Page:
Gender disparity in failure rate for arterial catheter attempts

Lewis A. Eisen, Taro Minami, Jeffrey S. Berger, Hiroshi Sekiguchi, Paul H. Mayo, Mangala Narasimhan

Research output: Contribution to journalArticlepeer-review

14 Scopus citations


We examined risk factors associated with failure of arterial catheterization in the medical intensive care unit of a large urban teaching hospital. We analyzed 92 consecutive arterial catheterizations by internal medicine house staff and critical care fellows. Of the 92 attempts, 26.1% were done on femoral arteries, and 73.9% were done on radial arteries. Failure, which occurred in 28% of attempts, was more common in female patients (P <.001). The failure rate was 50.0% for attempts on femoral arteries and 20.6% on radial arteries. Systolic blood pressure was significantly lower in patients where the attempt failed ( P =.024). In univariate analyses, hemoglobin values were lower (P =.028) and number of percutaneous punctures were higher (P =.019) in patients where catheterization failed. After multivariate analysis, only gender and systolic blood pressure remained statistically significant. The strongest predictor of failure was female gender. A possible explanation not explored here could be smaller arterial size in female patients.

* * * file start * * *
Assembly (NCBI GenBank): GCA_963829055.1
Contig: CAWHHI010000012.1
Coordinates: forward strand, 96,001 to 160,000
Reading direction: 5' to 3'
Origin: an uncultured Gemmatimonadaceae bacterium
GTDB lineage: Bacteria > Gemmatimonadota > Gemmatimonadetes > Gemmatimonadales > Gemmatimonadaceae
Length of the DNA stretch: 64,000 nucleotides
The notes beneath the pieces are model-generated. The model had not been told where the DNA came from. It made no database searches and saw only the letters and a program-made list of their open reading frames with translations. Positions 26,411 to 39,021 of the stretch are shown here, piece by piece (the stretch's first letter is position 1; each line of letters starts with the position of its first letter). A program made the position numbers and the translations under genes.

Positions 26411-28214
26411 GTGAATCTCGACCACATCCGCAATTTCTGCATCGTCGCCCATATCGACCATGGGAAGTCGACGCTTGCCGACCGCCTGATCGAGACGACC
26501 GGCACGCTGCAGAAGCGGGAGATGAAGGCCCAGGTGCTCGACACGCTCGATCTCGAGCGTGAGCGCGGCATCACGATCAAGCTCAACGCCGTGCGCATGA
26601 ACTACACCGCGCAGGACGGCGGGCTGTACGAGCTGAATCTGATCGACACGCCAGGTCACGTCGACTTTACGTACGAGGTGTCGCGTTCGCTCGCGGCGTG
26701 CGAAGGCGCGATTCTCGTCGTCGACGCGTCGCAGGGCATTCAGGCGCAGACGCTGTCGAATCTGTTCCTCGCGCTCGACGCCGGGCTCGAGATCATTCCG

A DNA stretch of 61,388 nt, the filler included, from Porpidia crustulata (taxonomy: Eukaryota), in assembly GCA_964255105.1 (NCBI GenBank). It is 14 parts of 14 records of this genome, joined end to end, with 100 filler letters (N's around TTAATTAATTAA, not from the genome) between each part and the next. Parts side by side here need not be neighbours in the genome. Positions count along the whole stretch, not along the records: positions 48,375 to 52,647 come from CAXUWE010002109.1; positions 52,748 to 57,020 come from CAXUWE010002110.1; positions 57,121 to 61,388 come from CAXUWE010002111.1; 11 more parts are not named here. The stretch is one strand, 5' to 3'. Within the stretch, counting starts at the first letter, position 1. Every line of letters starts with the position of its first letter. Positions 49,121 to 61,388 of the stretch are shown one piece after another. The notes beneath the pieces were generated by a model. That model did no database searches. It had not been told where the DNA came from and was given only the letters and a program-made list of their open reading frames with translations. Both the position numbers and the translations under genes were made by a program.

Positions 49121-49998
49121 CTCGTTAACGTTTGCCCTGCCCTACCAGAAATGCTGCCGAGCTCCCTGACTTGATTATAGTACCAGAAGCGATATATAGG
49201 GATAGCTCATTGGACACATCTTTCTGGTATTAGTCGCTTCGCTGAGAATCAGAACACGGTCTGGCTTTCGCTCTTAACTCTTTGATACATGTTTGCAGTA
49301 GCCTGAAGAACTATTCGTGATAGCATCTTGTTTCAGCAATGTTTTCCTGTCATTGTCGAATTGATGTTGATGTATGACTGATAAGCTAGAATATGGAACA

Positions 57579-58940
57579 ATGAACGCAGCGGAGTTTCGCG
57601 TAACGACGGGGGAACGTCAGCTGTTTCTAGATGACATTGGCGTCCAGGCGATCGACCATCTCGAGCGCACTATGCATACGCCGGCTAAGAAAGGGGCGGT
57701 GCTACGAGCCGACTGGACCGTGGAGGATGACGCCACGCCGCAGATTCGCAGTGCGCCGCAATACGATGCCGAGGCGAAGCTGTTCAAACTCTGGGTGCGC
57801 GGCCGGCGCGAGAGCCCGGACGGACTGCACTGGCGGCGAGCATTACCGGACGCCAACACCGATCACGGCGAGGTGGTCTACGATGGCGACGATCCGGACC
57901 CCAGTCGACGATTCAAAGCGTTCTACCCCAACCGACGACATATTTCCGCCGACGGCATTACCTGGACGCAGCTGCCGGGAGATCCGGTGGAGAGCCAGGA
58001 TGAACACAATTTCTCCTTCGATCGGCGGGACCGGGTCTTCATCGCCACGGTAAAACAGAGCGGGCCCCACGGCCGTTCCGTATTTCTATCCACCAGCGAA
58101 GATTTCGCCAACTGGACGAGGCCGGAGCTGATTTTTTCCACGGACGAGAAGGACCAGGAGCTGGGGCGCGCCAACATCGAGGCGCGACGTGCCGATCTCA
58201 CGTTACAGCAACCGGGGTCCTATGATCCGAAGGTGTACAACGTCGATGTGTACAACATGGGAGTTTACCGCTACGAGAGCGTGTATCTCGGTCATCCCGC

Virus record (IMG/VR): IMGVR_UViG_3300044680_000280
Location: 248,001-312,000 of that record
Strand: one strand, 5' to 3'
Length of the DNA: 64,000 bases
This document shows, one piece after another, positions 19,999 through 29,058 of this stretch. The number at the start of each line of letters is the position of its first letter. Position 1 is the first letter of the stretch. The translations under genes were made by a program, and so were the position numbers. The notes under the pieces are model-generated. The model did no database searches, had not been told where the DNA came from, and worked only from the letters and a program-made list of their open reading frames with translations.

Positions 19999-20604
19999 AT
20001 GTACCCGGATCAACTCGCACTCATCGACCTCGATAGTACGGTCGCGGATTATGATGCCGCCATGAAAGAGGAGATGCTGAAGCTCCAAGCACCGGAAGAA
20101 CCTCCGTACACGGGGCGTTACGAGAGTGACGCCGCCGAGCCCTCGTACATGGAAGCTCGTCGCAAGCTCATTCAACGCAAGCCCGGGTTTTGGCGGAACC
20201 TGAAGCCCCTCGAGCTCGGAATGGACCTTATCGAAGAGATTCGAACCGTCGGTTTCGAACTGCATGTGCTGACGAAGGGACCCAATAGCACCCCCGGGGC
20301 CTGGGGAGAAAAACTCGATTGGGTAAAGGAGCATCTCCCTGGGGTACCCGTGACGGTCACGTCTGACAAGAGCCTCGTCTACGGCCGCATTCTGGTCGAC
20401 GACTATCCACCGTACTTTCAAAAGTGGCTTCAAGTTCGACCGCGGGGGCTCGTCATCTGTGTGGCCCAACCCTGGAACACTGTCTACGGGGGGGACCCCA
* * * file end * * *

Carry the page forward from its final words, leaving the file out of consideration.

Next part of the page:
Original languageEnglish (US)
Pages (from-to)166-172
Number of pages7
JournalJournal of Intensive Care Medicine
Issue number3
StatePublished - May 1 2007


  • Arterial catheterization
  • Education
  • Intensive care unit
  • Medical
  • Ultrasonography

ASJC Scopus subject areas

  • Critical Care and Intensive Care Medicine


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